Pretty simple polar integration question that I've been having trouble with...

The question says it all. I identified the limits of integration by setting $1 - \cos(\theta) = \cos(\theta)$ so that $\cos(\theta) = \frac{1}{2}$ and $\theta = \pm \frac{\pi}{3}$.

I've tried the integral

$$ \frac{1}{2}\int_{-\frac{\pi}{3}}^{\frac{\pi}{3}} \cos^2(\theta) - (1 - \cos(\theta))^2 = \sqrt{3} - \frac{\pi}{3}$$

Back of the book says the answer is $\frac{7\pi}{12} - \sqrt{3}$.

I think the polar curves are messing me up. Am I interpreting $r = \cos(\theta)$ wrong or something? Do I need to change the bounds of integration?


You are calculating the area in the following graph enter image description here

and your calculation is correct.

But the question asks for the area "inside" both graphs which can be seen below: enter image description here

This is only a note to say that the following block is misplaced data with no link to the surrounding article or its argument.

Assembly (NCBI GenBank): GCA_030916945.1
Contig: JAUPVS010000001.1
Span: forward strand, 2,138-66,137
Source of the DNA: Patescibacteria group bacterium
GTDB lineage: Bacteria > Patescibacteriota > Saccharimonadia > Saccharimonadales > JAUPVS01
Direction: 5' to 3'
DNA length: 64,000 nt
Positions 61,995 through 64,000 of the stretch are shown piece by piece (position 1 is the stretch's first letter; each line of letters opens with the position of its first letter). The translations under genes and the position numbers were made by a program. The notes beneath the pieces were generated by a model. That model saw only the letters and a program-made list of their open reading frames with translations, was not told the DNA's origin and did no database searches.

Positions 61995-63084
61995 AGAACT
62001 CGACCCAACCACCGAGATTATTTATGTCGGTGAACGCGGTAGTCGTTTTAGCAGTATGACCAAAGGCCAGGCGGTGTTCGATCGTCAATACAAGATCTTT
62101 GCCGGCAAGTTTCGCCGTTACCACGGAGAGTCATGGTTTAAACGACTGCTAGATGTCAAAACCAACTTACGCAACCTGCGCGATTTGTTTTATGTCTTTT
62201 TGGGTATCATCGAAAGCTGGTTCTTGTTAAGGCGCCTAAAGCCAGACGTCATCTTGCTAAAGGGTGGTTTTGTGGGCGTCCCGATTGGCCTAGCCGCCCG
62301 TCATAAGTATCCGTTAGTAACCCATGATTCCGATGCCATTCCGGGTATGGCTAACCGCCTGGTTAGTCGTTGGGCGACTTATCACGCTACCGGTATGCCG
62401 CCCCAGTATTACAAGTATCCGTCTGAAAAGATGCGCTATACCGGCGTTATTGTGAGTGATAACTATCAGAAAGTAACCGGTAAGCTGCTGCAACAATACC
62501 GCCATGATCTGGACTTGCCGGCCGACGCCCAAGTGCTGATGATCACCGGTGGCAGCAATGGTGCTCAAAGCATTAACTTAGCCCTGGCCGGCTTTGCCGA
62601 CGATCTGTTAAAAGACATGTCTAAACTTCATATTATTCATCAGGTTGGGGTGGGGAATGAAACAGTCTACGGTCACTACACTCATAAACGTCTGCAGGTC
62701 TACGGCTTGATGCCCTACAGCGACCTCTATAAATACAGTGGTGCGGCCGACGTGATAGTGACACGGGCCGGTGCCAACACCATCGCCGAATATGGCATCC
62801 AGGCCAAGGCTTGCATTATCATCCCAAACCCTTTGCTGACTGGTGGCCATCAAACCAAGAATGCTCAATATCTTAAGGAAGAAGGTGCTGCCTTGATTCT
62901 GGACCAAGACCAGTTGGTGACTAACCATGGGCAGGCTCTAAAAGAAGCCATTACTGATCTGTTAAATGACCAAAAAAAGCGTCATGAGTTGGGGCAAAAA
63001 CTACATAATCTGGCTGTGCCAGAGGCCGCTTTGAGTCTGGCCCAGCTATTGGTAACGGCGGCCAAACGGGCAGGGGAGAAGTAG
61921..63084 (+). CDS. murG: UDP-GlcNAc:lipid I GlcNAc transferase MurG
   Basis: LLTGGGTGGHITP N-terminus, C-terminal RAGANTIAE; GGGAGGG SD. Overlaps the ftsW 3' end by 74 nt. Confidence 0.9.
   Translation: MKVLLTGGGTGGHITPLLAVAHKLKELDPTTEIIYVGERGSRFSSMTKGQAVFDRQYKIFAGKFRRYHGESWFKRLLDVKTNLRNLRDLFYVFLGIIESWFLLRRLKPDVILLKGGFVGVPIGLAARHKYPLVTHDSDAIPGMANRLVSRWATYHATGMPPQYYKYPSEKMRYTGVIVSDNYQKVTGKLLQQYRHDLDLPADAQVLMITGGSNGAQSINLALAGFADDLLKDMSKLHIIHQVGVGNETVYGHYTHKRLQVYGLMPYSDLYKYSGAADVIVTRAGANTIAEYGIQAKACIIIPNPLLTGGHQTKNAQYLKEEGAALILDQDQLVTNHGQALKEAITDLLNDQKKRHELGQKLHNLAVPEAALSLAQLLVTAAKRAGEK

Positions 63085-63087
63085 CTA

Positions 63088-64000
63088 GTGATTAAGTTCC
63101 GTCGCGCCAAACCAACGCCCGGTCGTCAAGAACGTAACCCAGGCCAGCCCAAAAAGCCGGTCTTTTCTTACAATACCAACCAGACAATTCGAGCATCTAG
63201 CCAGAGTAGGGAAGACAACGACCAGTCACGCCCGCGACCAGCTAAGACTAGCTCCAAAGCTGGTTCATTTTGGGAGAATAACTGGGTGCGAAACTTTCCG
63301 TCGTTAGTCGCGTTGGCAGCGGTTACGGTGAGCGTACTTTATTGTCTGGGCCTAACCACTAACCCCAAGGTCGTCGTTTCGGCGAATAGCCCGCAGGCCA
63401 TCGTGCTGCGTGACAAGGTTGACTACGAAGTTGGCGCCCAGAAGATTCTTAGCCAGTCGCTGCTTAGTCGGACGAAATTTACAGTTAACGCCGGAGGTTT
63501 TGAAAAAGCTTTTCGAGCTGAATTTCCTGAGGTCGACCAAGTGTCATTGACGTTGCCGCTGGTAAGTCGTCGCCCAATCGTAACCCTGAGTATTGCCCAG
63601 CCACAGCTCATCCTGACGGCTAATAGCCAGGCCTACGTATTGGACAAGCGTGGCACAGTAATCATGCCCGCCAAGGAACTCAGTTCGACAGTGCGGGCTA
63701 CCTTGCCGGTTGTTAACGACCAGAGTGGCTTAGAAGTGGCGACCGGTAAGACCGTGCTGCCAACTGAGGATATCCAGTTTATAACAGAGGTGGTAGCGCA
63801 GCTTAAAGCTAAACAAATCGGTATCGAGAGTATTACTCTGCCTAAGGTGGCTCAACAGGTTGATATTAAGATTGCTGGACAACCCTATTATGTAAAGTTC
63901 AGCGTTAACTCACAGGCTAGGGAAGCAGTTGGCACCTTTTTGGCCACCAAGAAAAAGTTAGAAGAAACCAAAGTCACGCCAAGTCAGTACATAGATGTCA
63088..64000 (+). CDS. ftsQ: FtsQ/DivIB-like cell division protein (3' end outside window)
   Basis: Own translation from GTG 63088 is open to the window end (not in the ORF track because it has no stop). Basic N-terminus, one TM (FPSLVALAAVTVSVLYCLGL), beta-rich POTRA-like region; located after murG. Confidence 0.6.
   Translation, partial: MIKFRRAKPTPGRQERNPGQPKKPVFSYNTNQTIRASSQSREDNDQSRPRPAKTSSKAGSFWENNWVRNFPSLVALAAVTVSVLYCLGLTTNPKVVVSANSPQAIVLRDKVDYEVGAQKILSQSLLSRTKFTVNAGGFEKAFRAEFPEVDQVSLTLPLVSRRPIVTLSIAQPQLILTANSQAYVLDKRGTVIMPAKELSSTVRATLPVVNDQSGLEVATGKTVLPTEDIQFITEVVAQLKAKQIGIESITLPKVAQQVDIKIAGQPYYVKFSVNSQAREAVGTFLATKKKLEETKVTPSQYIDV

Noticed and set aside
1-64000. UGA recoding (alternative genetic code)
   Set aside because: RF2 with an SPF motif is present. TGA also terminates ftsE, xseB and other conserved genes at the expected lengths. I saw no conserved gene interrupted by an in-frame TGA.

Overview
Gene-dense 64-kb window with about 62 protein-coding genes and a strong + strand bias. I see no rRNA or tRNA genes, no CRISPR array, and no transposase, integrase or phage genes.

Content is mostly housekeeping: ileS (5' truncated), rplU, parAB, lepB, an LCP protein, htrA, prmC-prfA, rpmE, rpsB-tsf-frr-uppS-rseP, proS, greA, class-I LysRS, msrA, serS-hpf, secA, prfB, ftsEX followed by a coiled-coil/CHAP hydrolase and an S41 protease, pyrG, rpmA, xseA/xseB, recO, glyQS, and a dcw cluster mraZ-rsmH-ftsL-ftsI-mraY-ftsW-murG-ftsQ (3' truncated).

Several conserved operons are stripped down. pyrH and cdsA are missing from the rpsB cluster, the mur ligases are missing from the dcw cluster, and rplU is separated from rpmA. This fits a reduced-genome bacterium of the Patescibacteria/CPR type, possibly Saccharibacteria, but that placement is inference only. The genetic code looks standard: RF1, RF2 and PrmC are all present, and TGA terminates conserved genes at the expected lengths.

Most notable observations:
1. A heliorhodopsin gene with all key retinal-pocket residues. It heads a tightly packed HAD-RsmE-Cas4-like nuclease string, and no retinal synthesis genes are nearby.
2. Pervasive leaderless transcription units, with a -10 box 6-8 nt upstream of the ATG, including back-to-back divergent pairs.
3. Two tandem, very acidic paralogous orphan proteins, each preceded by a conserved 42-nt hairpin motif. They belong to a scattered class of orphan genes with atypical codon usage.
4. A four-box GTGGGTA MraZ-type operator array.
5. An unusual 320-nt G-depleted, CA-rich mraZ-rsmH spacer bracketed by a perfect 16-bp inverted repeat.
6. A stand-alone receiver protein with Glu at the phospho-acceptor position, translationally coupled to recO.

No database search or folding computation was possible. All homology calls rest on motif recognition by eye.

This area is then $$A=\int_0^{\pi/3}(1-\cos x)^2dx+\int_{\pi/3}^{\pi/2}\cos^2xdx$$ which is what the back of your book says.

  • $\begingroup$ Could you please tell me what program can draw these graph? $\endgroup$ – user143993 Dec 18 '14 at 8:25
  • $\begingroup$ @ user143993: PolarPlot function of Mathematica. $\endgroup$ – Math-fun Dec 18 '14 at 8:31
  • $\begingroup$ Mathematica. Thanks a lot. $\endgroup$ – user143993 Dec 18 '14 at 10:01

Your Answer

By clicking “Post Your Answer”, you agree to our terms of service, privacy policy and cookie policy

Not the answer you're looking for? Browse other questions tagged or ask your own question.